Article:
I’d read somewhere, probably in New Worlds, that Moorcock had designed Jerry Cornelius to be a sort of template – a protagonist any writer was free to use. I don’t know if this was correct, looking back, but that’s how I understood it at the time, so I based my English assassin, Luther Arkwright, on JC. This first adventure, an eight –pager, was entitled The Papist Affair. It was a violent, tongue-in-cheek romp set in a parallel England rent by religious wars and featured such unutterable silliness as machine gun-toting, cigar-smoking nuns clad in black stockings and garter belts, the “sacred relics of Saint Adolf of Nuremburg” and a kung fu fight with an evil archbishop (later plaguarized in Grant Morrison’s very first published comic strip starring his own copycat Cornelius, Gideon Stargrave).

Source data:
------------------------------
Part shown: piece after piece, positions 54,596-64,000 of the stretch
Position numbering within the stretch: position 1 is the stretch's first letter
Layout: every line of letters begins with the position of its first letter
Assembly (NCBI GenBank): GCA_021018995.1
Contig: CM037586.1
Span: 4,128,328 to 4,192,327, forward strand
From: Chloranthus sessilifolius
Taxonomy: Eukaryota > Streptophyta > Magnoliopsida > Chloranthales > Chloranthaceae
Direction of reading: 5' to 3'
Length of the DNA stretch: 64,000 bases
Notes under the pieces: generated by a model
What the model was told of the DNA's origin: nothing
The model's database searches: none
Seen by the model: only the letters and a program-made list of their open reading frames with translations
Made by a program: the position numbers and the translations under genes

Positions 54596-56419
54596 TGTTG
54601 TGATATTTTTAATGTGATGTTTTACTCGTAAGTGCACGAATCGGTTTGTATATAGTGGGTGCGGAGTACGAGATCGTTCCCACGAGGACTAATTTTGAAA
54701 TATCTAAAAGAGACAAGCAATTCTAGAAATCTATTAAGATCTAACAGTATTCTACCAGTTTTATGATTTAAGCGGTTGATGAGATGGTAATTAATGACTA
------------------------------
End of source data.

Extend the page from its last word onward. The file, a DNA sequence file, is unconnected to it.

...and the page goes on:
It was only after I’d finished drawing the strip that I started thinking about the character and situation in any real depth. Parallel worlds were nothing new in SF but I’d been introduced to the concept through Mike’s stories and I found the notion fascinating. Ideas flooded my imagination. I saw that here was a great potential for another Arkwright story, a serious story, bigger, more intricate and, more importantly, my own. Cornelius’ “Time Centre” evolved into my “Parallel 00.00.00” – a whole atheist temporal alternative at peace within itself, ruled by science and logic and bent on “maintaining the equilibrium” in a multiverse infiltrated and corrupted by “Disruptors”. The story itself was a vague metaphor for the second law of thermodynamics.